My Dad is resting an home today after four days in the hospital. According to my Mom, he is starting to look like his normal self today. A Christmas wish granted.
On Monday morning I saw my Mom's cell number flash on my cell phone. I knew immediately, something was not good. My mother never uses her cell phone, ever.
When I answered, Mom informed me that she and Dad were on the way to the hospital. Dad's heart rate was so low at his doctor's visit, he was instructed to go immediately to the local hospital.
My parents are old and have been married forever. I am not sure when they officially became old, but I am discovering that old people have rules. In my parents world, Dad always drives. Period.
Dad has a history of diabetes and high blood pressure. I knew that he was on a lot of meds but I did not know heart medicine was in the mix. Mind you, Dad could have had a stroke, seizure, or simply passed out. But there are rules. Mom rides shotgun.
Mom assured me that Dad was fine, under the circumstances and they would be at the hospital shortly.
During this brief conversation, I was not quite sure who to be annoyed with, the doctor or my folks. Fear was the best description of how I was feeling.
I love both my folks. I was terrified that they would, in this little 20 mile excursion, kill themselves and faceless strangers. Where my folks live 20 miles is local.
My best friend recently buried her father. His funeral flashed in my mind.
When I received the call, I was on my way to take an account that I actually like to lunch. Nice clients are rarity in my business. I would be two hours. Mom told me not to rush. Dad stopped taking one of his pills and it screwed up his system. The doctor told them once the old body was recalibrateted, he would be fine. The plan was to keep him at least overnight.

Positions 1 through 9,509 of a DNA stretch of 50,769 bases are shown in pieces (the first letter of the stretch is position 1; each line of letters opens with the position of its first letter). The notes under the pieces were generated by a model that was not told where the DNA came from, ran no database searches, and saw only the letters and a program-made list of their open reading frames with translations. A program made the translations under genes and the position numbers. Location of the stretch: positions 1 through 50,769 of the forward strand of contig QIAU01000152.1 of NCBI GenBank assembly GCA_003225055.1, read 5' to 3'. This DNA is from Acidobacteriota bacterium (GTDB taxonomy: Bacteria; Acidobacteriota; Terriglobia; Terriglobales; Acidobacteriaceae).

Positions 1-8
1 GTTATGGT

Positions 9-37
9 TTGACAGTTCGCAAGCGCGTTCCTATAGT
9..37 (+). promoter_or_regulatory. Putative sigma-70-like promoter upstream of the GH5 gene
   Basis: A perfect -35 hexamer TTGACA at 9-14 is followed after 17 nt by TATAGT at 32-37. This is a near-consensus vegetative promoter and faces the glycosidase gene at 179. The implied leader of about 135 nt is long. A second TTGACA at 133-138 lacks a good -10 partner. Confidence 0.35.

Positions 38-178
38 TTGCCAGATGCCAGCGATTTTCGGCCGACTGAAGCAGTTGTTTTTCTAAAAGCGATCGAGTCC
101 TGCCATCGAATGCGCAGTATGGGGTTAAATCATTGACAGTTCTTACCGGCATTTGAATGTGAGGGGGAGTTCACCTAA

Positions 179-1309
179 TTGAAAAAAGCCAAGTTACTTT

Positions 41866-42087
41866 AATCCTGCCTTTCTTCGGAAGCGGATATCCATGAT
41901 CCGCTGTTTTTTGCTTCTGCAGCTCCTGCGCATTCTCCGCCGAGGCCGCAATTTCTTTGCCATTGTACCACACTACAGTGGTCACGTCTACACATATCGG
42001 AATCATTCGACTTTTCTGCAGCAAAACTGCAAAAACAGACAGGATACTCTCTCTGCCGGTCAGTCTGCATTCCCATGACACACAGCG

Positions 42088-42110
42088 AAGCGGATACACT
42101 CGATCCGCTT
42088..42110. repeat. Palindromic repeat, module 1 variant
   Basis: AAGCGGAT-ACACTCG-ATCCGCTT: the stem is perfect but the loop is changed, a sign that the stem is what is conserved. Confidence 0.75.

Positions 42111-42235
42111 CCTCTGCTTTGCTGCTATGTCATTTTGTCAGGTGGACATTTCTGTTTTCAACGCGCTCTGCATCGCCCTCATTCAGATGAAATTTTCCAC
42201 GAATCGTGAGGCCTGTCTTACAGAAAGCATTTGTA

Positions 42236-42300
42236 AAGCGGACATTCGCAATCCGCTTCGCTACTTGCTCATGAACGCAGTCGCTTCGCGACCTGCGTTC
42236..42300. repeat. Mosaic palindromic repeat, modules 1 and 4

I called my older brother who was closer to the hospital at that moment. I told him what was going on and asked him to meet the folks at the ER.
I told him that I should get there in enough time to relieve him and chat with the doctor. He is money. "I got it, Sis," as he hung up.
It seemed like a week took place during the lunch. One member of my party was a nun. She sensed my anxiety and her words of kindness gave me comfort.
After lunch, I dropped off my employee who whispered a prayer for my family. The traffic gods shined on me. The route that i had to take always has either an accident or a construction project.
By the time I reached the hospital, Dad had been moved to a room and was hooked up to every machine imaginable.
By this time, Mom was worn out. My brother decided to take her home. I promised to wait for the cardiologist and call everyone with an update. With that my brother gave me a big old hug. I needed it at the time.
Dad was pretty spent, so we sat quietly as the sun began to fade into the evening. Before the doctor arrived I had to know why Dad was screwing around with his meds. He told me that the one pill "messed with my stomach." Unfortunately, it was his heart medicine and he didn't bother to tell his doctor until this morning.
I recalled my parents discussing the high cost of their medication. I could always talk to my Dad about sensitive stuff. Money is a sensitive topic.
I asked if he was he cutting back on his meds because of the cost. He said no. He is the collateral damage of the collapse of the American steel industry. After 38 years of service, he was forced into early retirement. They eliminated his life insurance policy, slashed his health coverage and cut his pension by 15%.
I made him promise if the cost of the meds were an issue to let me know.
Once we chatted with the cardiologist, we just sat with the sounds of the machines providing a break in the silence. I found comfort in the rhythm of the machines.
Finally, visiting hours were over.
As I was leaving, I told Dad " don't die yet, OK?"
With a big old grin, he told me "God didn't want him messin' up his Heaven."
Presumptuous aren't we? I responded. We both just laughed, and fought back tears.